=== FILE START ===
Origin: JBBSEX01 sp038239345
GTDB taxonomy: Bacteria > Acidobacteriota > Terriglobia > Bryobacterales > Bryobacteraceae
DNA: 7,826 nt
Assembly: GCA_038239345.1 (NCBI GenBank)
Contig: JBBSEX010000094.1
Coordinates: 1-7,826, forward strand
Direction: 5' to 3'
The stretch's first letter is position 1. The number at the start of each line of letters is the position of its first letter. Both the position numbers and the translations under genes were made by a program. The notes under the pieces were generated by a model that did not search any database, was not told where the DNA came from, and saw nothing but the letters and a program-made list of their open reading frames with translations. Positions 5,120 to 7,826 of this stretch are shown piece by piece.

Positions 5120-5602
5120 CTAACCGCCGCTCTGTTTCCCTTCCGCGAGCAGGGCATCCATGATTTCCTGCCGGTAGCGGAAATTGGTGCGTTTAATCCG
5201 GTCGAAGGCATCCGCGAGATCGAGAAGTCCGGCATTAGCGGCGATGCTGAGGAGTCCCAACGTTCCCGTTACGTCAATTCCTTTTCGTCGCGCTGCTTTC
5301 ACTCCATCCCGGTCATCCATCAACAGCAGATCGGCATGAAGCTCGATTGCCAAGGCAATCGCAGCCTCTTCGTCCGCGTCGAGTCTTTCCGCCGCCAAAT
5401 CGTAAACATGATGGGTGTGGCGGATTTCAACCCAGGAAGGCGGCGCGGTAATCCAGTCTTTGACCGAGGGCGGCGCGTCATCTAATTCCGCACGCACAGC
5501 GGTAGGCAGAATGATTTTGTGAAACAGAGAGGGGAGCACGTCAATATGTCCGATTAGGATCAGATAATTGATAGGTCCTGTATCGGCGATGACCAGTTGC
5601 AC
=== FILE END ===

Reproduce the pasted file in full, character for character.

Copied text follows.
Origin: JBBSEX01 sp038239345
GTDB taxonomy: Bacteria > Acidobacteriota > Terriglobia > Bryobacterales > Bryobacteraceae
DNA: 7,826 nt
Assembly: GCA_038239345.1 (NCBI GenBank)
Contig: JBBSEX010000094.1
Coordinates: 1-7,826, forward strand
Direction: 5' to 3'
The stretch's first letter is position 1. The number at the start of each line of letters is the position of its first letter. Both the position numbers and the translations under genes were made by a program. The notes under the pieces were generated by a model that did not search any database, was not told where the DNA came from, and saw nothing but the letters and a program-made list of their open reading frames with translations. Positions 5,120 to 7,826 of this stretch are shown piece by piece.

Positions 5120-5602
5120 CTAACCGCCGCTCTGTTTCCCTTCCGCGAGCAGGGCATCCATGATTTCCTGCCGGTAGCGGAAATTGGTGCGTTTAATCCG
5201 GTCGAAGGCATCCGCGAGATCGAGAAGTCCGGCATTAGCGGCGATGCTGAGGAGTCCCAACGTTCCCGTTACGTCAATTCCTTTTCGTCGCGCTGCTTTC
5301 ACTCCATCCCGGTCATCCATCAACAGCAGATCGGCATGAAGCTCGATTGCCAAGGCAATCGCAGCCTCTTCGTCCGCGTCGAGTCTTTCCGCCGCCAAAT
5401 CGTAAACATGATGGGTGTGGCGGATTTCAACCCAGGAAGGCGGCGCGGTAATCCAGTCTTTGACCGAGGGCGGCGCGTCATCTAATTCCGCACGCACAGC
5501 GGTAGGCAGAATGATTTTGTGAAACAGAGAGGGGAGCACGTCAATATGTCCGATTAGGATCAGATAATTGATAGGTCCTGTATCGGCGATGACCAGTTGC
5601 AC